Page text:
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How do you know what best major suites you ?

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From: You
To: Friend
Subject: Career question for you


5 answers

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Darakhshan’s Answer

Hi J,
There's no defined and straightforward approach to identify it. You've to try out multiple relevant courses relevant to one major, maybe watch documentaries, try some initial practice (through online paltforms), and maybe read about it as well. If doing so excites you, you'll know you like it. Also, you have to test if your skill set also aligns with it. In some cases, you might like one major yet later on want another one. It happens and it's normal to change when you want to. What I can tell you is that the whole process is a 'Trial & error approach'. Be willing to try out new fields and be flexible to shift (in case you want to).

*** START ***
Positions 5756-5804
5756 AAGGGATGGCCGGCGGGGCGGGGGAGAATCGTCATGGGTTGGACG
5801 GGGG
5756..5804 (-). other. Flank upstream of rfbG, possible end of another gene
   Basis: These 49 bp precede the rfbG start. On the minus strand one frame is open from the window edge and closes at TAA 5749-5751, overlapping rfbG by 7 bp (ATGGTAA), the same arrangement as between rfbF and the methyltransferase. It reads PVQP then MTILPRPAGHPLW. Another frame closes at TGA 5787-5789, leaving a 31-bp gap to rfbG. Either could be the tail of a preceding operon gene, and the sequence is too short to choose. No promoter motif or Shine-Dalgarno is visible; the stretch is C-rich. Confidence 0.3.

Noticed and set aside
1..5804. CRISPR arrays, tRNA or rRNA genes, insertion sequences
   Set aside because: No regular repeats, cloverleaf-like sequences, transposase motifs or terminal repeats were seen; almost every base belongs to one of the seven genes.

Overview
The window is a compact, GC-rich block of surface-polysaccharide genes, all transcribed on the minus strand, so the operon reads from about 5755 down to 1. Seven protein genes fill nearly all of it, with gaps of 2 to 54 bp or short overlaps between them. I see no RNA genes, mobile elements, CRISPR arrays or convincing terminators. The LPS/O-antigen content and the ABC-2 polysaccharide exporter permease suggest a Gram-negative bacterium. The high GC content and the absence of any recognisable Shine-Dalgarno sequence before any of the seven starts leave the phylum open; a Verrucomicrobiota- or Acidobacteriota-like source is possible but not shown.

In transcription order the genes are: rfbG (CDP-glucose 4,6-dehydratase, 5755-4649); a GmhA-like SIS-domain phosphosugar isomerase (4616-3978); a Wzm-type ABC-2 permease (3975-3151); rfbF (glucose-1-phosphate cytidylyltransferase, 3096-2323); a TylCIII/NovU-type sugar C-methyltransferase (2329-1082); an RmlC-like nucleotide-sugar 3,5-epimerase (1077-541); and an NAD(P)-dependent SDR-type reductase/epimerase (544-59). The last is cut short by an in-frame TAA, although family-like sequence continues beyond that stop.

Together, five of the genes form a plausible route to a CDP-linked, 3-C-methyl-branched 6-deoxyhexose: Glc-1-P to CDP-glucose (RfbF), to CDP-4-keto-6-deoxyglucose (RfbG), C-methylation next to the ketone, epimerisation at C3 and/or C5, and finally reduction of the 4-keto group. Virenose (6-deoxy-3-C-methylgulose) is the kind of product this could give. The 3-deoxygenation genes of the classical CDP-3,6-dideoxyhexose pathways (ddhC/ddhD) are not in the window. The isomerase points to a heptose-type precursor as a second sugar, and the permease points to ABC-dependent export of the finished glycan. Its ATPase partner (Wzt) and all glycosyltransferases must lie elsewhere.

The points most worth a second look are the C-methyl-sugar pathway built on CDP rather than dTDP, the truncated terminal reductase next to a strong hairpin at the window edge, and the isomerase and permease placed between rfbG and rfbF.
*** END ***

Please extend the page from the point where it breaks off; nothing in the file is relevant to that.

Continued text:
I hope it helps. Cheers!!
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Sarah’s Answer

Figuring out what you want to do for your career is never an easy task. Do not worry, you are not alone. Many people are overwhelmed with having to make the decision of what you want to do the rest of your life. There are two different schools of thought when trying to figure this out. The first would be to find something that you love. By finding a career you love to do you will enjoy most of your days at work. The downside to this would be that sometimes the salary for enjoyable jobs is less than adequate for your lifestyle. The trade off to having a job you love to do may mean that you are not able to do things you love like travel or have the possessions you like. Second school of thought would be to think of what type of lifestyle you would like to live and calculate how much money you will have to make each year to support that lifestyle. The next step would be to start researching careers that make a salary on average the amount you would need to support that lifestyle. From that list of careers, read about the requirements to obtain the job as well as what the job entails and pick careers that interest you. Once you have some choices do more research and apply for some internships or speak with someone who currently has that job and even do a job shadow. The trade off here is that you may not be incredibly happy everyday but you will be able to support the lifestyle you wish to maintain. Do not stress too much. Its never too late to start a new career or go back to school!